- Hide and Seek Activities – Using self created markers or images of your choice, you can create a hide and seek activity as shown in this 100 Number Chart Activity. In this activity, the student must guess which number is located below the mark. Traditionally, you would have to obtain a physical chart and use physical markers.
- Graphing & Geometry Activities – Most notetaking apps offer a variety of paper types such as dot grid, lined, and graph paper. Using the graph paper makes creating shapes, designs and graphs much faster and easier than with physical paper and pen.
- Reading Assignments – If you’re like me, then you know that there’s nothing like the feel of a physical book when reading. However, there’s a certain convenience that comes with being able to carry around 100’s of books at a time on one device. Students likewise who have many digital reading books can upload them directly to their device and read in a notetaking app.
- Audio Notes – Do you have an auditory learner? Apps like Notability have the option for students to record their voice or listen to a voice recording. This comes in handy with dictation exercises, foreign language practice and creating aural presentations. This is a handy and convenient way for students to express themselves and allows for a variety of learning styles in your lessons.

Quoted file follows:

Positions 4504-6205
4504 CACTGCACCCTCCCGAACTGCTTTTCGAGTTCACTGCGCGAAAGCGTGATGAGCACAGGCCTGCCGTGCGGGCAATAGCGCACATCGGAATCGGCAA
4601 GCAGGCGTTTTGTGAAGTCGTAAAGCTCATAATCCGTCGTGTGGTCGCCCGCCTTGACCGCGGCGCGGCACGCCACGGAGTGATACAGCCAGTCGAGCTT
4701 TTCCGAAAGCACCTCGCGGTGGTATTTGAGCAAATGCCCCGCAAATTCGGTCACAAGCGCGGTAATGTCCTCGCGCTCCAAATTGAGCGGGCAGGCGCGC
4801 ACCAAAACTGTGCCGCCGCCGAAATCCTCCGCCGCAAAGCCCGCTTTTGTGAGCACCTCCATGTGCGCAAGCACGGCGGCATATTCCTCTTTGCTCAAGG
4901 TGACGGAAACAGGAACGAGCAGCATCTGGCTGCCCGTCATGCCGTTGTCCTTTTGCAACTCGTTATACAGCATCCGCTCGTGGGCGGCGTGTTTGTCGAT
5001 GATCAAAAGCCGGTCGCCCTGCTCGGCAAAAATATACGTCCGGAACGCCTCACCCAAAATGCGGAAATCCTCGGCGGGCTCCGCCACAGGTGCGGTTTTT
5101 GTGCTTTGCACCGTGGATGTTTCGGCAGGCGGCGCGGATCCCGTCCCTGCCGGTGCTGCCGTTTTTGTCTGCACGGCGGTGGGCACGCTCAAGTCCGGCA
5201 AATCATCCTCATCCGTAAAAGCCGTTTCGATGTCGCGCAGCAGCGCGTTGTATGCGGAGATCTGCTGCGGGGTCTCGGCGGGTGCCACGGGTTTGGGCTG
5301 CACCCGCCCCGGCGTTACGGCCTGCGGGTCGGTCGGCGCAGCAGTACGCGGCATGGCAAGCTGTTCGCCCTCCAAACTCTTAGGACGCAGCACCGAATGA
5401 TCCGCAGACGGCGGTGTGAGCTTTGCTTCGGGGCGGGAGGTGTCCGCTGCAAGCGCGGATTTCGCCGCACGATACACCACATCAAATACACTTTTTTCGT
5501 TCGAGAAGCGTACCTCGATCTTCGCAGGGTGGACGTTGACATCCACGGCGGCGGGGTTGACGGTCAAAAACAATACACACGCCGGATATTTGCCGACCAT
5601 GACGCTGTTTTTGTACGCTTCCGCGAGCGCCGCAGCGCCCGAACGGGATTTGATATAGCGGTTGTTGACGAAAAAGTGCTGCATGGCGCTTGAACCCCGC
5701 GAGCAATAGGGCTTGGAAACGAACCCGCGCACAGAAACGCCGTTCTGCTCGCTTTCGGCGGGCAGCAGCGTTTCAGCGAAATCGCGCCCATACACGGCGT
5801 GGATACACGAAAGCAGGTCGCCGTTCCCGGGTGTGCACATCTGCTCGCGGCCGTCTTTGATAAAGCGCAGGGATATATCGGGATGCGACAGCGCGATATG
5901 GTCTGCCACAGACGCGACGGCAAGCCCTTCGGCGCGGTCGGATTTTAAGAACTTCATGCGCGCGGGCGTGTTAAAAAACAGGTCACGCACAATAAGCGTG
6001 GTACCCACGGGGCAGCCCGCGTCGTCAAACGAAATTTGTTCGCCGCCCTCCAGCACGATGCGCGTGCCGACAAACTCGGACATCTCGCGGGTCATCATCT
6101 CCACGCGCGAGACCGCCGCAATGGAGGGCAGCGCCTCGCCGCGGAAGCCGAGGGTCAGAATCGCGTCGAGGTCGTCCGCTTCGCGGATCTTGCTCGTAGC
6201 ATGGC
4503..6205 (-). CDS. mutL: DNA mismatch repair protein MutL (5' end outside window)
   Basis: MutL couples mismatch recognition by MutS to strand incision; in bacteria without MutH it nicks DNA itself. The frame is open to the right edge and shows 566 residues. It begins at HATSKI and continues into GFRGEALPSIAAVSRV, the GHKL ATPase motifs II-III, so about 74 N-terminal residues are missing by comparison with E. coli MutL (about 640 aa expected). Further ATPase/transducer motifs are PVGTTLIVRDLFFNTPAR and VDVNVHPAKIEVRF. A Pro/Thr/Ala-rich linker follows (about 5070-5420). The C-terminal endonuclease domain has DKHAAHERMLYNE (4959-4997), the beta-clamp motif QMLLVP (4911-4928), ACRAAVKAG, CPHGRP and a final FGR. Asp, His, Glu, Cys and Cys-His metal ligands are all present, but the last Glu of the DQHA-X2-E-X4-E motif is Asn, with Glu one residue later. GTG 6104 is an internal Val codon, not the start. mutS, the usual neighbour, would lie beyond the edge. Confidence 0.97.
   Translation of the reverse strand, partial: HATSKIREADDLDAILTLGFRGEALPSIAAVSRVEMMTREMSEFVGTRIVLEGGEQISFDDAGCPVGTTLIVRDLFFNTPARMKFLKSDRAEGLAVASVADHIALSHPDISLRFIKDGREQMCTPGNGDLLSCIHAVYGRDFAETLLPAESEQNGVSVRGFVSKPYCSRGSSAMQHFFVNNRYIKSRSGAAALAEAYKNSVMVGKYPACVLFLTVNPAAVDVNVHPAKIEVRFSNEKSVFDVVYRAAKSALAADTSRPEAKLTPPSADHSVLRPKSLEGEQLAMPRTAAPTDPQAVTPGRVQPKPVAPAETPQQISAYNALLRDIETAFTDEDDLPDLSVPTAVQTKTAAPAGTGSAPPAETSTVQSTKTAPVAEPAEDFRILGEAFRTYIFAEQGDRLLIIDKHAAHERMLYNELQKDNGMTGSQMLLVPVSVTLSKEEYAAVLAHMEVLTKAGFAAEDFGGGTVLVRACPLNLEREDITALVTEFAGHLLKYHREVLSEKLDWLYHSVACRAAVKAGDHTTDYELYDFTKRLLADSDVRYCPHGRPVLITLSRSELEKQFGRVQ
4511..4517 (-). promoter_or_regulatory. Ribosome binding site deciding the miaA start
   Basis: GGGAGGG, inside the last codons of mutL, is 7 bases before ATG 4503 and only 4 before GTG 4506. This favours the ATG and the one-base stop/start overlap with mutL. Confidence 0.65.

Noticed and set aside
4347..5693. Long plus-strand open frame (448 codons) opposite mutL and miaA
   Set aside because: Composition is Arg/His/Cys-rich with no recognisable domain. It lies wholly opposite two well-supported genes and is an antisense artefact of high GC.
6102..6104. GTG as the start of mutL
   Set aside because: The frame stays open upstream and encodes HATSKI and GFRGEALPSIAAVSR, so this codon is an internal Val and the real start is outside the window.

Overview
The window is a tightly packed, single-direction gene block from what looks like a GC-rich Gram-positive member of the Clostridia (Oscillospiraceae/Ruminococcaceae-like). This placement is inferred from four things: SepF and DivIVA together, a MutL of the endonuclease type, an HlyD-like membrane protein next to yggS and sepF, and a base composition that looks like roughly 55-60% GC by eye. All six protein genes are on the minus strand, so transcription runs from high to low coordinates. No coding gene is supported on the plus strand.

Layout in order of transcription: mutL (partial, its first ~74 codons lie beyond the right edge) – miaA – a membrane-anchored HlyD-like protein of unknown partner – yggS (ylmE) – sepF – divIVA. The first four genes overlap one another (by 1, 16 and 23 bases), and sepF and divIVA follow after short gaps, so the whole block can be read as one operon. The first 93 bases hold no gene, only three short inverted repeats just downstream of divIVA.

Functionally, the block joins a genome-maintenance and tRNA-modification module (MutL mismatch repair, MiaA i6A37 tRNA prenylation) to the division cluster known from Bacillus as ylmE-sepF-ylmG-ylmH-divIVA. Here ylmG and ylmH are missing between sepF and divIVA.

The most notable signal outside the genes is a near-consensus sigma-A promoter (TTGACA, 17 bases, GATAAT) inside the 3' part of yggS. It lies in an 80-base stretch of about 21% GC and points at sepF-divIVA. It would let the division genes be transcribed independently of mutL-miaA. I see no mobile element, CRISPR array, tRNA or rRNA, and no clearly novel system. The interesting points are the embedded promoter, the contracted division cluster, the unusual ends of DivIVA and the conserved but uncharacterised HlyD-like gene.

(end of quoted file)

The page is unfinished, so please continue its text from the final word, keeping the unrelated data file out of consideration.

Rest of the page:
- Organization and Planning – You can successfully use notetaking apps to create student lesson records and teacher lesson planning. If you wanted to get a little fancy, you could also import an entire digital notebook (see image below) and store all of your records in there.
- Digital Scheduling – Digital Planners and calendars are becoming more and more popular. PDF versions of dated or undated calendars and planners could be uploaded to your notetaking app and used for regular daily scheduling. Download our free PDF Student Planners and try it out. Simply open the document in the app and duplicate any page you will need more of.